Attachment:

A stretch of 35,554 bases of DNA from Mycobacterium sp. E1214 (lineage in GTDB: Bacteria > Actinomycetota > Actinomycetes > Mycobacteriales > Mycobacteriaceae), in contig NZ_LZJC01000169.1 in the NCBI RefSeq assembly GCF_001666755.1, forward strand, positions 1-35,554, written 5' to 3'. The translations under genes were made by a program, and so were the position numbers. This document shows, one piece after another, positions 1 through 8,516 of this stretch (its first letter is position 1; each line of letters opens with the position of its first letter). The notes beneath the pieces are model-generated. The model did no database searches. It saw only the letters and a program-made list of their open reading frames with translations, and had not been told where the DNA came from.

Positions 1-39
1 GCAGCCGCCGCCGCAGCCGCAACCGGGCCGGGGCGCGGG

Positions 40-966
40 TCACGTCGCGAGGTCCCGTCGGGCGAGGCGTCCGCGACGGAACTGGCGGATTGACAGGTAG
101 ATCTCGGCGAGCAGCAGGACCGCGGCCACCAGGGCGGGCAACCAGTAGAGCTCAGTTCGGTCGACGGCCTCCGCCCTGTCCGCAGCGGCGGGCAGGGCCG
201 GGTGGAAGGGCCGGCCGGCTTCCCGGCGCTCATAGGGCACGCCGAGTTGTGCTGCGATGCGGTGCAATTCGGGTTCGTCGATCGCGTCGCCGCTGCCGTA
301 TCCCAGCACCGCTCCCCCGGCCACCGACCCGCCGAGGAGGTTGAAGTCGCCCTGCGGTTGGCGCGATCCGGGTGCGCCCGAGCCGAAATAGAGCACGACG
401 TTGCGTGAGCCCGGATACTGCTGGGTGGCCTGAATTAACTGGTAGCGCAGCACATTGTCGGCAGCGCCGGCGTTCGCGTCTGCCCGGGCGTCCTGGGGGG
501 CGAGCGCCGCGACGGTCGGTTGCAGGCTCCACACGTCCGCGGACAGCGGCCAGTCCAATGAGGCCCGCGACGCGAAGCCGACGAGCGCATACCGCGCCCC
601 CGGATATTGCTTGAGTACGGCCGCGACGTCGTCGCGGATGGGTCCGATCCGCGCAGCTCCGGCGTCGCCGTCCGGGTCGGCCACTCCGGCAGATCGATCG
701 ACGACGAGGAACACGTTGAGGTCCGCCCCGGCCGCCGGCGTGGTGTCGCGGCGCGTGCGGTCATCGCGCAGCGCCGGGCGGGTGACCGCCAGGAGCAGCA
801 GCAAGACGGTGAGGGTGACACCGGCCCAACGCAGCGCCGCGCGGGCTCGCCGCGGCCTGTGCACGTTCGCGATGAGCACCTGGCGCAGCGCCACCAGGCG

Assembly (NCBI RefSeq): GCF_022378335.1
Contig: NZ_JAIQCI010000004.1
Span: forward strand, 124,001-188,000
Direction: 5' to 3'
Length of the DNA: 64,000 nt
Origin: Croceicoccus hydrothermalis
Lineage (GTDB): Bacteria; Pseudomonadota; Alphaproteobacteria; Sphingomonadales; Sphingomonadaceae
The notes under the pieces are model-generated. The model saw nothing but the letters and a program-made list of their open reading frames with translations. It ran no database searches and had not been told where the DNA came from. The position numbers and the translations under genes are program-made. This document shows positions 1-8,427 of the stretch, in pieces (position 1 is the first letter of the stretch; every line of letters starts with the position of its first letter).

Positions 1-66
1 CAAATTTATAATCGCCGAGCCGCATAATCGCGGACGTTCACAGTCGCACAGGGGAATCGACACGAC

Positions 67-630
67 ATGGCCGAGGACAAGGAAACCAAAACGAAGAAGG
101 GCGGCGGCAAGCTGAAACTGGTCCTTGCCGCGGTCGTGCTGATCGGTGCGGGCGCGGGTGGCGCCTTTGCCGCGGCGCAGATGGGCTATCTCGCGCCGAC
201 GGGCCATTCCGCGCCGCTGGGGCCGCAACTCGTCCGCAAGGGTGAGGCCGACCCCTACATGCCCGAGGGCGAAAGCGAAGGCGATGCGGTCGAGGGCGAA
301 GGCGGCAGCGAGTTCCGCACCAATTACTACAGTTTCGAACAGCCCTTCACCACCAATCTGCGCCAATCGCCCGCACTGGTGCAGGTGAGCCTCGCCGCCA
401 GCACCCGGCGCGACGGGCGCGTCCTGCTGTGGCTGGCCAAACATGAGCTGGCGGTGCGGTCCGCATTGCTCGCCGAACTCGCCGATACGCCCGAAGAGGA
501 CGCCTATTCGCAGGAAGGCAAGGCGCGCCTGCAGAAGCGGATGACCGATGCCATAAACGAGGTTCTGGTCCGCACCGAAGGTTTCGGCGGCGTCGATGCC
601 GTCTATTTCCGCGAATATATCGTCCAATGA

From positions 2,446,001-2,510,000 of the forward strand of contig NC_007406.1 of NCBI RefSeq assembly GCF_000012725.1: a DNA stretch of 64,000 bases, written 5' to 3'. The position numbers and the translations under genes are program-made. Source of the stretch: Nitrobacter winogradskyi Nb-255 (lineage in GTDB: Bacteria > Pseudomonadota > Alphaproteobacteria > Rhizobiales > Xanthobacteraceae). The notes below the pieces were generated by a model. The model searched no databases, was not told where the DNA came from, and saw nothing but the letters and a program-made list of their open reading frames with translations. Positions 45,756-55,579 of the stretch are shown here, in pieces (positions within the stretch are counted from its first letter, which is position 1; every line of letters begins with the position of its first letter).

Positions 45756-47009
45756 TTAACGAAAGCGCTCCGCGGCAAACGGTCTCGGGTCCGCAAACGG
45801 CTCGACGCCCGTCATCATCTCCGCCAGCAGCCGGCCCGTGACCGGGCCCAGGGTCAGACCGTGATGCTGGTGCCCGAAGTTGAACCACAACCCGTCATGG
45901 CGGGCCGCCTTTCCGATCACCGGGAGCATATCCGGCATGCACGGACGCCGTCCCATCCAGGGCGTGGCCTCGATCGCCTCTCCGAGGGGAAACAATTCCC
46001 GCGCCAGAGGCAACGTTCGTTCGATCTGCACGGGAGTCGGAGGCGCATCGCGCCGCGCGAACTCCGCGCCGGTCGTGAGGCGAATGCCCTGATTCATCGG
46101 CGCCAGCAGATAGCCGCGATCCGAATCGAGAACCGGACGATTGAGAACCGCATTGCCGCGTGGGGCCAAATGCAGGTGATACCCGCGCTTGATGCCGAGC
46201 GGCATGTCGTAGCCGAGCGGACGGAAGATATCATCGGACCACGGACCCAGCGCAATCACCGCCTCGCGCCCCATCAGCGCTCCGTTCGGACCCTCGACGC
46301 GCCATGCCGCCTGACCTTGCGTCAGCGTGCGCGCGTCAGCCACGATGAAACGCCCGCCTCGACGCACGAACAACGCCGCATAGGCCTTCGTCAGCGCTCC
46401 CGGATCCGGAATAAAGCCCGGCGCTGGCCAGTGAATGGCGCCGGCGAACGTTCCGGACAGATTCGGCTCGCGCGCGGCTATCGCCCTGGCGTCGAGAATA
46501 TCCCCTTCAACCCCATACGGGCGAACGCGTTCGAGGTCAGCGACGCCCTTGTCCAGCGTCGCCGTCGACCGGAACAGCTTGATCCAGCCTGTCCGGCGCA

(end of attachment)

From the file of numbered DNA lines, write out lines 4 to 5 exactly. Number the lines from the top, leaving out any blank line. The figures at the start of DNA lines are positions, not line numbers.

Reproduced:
Positions 40-966
40 TCACGTCGCGAGGTCCCGTCGGGCGAGGCGTCCGCGACGGAACTGGCGGATTGACAGGTAG